Waste-re­duc­tion work­shop


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Ev­ery­day ways to help save our planet

Claire Mummery, founder of Grow In­spired (growin­spired.co.nz), is one of New Zealand’s fore­most pi­o­neers in re­gen­er­a­tive liv­ing, nu­tri­ent-rich food production and large-scale or­ganic garden de­vel­op­ment. Her ex­pe­ri­ence in or­ganic prac­tices spans three decades and her areas of ex­per­tise include com­post­ing, worm farms, garden trans­for­ma­tions, and grow­ing nu­tri­ent-dense food. We asked Claire to take us through the ins and outs of get­ting the most from our food waste.

Did you know that ap­prox­i­mately 122,547 tonnes of food waste goes to land­fill each year in New Zealand? That equates to about $872 mil­lion of food! Once in the land­fill, it rots and pro­duces a harm­ful green­house gas called meth­ane. With more and more peo­ple want­ing to grow their own food in their back­yard or life­style block, it is im­por­tant to un­der­stand the value of com­post­ing. By com­post­ing we can process all our own food waste and re­turn it to the soil to in­crease the value of nu­tri­ents and mi­crobes in our much-de­pleted gar­dens.

I have been com­post­ing for the past 30 years and over this time I have tried many dif­fer­ent sys­tems on a small and large scale. With so many ways to com­post, it sometimes can be hard for the home gar­dener to un­der­stand how to get started. Many peo­ple sim­ply give up if some­thing goes wrong or their com­post be­comes smelly. My aim is to take the com­plex­ity out of it and show that even peo­ple with busy lives can com­post. Two com­post­ing sys­tems that I use as my sta­ples are worm farm­ing and bokashi.


For re­ally busy peo­ple I rec­om­mend a worm farm. They are easy to set up and don’t take much main­te­nance. A worm farm pro­cesses all your scraps and pa­per into a prod­uct called ‘ver­mi­cast’ (worm cast­ings) and a magic liq­uid which is known as ‘worm leachate’. In my ex­pe­ri­ence, you can pretty much feed your worm farm any­thing – from bones, chicken car­casses and veges to pa­per, teabags and cof­fee grounds.

Worms process all your house­hold pa­per, from the card­board in­side toi­let rolls to shred­ded pa­per from your home of­fice. Some say not to feed them onion skins and cit­rus, but my ad­vice is that it’s usu­ally fine to feed them any­thing – just avoid any­thing in ex­cess. The only rule in my ex­pe­ri­ence is that the larger the item, the longer it will take to break down. There­fore, avoid big shells and bones, and make sure you tear up pa­per and cut your scraps into small pieces. I would also avoid fish bones as these take a long time to break down, and also can re­main quite sharp when put in the soil. In­stead, I sug­gest dig­ging a hole and bury­ing these where you in­tend to plant a fruit tree or a peren­nial plant.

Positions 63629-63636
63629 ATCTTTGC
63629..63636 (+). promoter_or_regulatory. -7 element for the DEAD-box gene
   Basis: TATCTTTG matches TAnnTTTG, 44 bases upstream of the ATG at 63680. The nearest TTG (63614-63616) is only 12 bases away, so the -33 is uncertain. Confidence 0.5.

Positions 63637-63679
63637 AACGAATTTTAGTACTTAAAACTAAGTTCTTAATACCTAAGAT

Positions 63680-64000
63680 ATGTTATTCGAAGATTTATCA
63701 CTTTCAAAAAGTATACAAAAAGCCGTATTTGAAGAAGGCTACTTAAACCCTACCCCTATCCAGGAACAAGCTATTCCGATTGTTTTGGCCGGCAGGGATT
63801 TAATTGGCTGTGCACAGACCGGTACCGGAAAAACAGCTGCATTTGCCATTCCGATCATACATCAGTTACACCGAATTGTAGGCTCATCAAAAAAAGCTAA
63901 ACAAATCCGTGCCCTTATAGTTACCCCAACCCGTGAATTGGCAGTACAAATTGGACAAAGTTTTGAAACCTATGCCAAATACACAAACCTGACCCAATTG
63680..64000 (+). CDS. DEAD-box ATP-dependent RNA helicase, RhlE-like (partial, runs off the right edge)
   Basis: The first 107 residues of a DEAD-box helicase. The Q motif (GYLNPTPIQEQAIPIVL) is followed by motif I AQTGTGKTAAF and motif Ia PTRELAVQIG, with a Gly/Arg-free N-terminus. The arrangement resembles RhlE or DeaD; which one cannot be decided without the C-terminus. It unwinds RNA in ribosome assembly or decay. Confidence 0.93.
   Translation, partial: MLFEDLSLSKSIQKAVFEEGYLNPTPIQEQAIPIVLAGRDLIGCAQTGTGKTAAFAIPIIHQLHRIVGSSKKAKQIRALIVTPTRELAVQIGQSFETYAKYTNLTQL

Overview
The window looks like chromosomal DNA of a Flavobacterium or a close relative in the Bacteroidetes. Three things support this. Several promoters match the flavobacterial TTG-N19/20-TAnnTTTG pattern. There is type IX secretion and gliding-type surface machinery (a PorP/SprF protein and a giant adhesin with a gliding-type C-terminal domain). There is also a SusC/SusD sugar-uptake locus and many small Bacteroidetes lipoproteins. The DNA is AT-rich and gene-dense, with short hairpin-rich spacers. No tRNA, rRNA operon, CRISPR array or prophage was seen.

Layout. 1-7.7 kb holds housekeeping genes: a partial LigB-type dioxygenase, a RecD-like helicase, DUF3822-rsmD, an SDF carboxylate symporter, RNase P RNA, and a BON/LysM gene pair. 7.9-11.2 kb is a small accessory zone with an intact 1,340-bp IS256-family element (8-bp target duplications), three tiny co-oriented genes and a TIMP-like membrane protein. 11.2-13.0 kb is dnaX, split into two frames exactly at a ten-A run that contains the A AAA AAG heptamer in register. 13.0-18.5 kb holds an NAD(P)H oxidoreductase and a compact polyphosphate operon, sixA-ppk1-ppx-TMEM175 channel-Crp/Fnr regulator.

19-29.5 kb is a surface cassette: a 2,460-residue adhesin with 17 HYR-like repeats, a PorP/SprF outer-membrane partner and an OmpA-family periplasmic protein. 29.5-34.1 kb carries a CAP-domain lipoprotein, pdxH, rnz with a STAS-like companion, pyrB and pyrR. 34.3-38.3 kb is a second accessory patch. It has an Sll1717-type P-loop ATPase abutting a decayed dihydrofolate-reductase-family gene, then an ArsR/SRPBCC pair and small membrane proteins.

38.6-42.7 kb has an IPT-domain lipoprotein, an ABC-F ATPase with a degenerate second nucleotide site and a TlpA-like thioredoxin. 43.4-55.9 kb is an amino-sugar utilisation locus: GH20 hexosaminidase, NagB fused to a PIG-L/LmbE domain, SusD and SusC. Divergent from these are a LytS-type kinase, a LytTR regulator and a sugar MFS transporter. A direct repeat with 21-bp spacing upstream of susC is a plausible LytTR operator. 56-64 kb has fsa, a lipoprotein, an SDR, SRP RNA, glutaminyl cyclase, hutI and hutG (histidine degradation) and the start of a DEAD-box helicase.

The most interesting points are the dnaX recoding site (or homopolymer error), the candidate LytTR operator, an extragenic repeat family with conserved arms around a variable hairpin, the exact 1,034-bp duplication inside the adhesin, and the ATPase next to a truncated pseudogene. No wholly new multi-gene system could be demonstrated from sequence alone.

Ver­mi­cast is a valu­able ad­di­tion to soil, help­ing to pro­mote ben­e­fi­cial bac­te­ria and re­store the struc­ture of plants if they’ve been sub­jected to harsh weather. Drain off the worm leachate and feed it to plants neat (1 tsp under each plant) or di­lute it in a wa­ter­ing can at a ra­tio of 100ml to 10 litres of water.


Bokashi is a closed (anaer­o­bic) food fer­men­ta­tion sys­tem de­vel­oped in Ja­pan. Bokashi bran is made from wheat flakes that are in­oc­u­lated with EM (ef­fec­tive micro­organ­isms) then air-dried. You can buy a bokashi bin from your lo­cal garden cen­tre. This is usu­ally a dou­ble-bucket sys­tem – the top bucket is for food scraps and the bot­tom one col­lects the juice. You add your kitchen scraps to the bucket and sprin­kle the bran on top, then keep re­peat­ing un­til full.

As the pick­ling process (caused by the bran) oc­curs, a juice drips through holes in the top bucket into the bot­tom bucket. This liq­uid, which needs to be drained ev­ery 2-3 days to avoid it de­te­ri­o­rat­ing, is full of mi­crobes and nu­tri­ents which in turn are a pow­er­ful fer­tiliser for your plants. Once the bin is full, it is best to leave it for 2 weeks to fer­ment, then add the material to your soil by tip­ping it into a trench you’ve dug or by spread­ing it on top and cov­er­ing it with a car­bon material such as leaves, straw, pa­per or card­board. Then plant your plants straight into it. The juice is very strong and should never be put on your plants neat. The di­lu­tion ra­tio is 1-2 tsp to 5 litres of water. To com­bat pests and disease, this can be in­creased by 1ml at a time un­til plants have re­cov­ered. Undi­luted juice can also be tipped down drains and sinks to add ben­e­fi­cial bac­te­ria to your pipes and stop odours.

Over the past 15 years, I have done many ex­per­i­ments – small and large scale – us­ing bokashi and have had out­stand­ing re­sults with grow­ing food. The plants are much health­ier, need less wa­ter­ing and the colour of the leaves is far more vi­brant. I have used it on a large scale at restau­rants and in turn cre­ated more us­able soil, build­ing up garden beds and di­vert­ing more than 19,000 litres of food waste away from land­fill over a two-year pe­riod.

Re­mem­ber, com­post­ing is fun, ben­e­fi­cial for your garden and, most of all, good for the planet. Happy com­post­ing!

Live com­post­ing worms, $39.95, from Bun­nings. Can-o-worms worm farm by Reln, $128, from Bun­nings. 10-litre bucket set and three bags of com­post-zing, $67, from Zing­bokashi.

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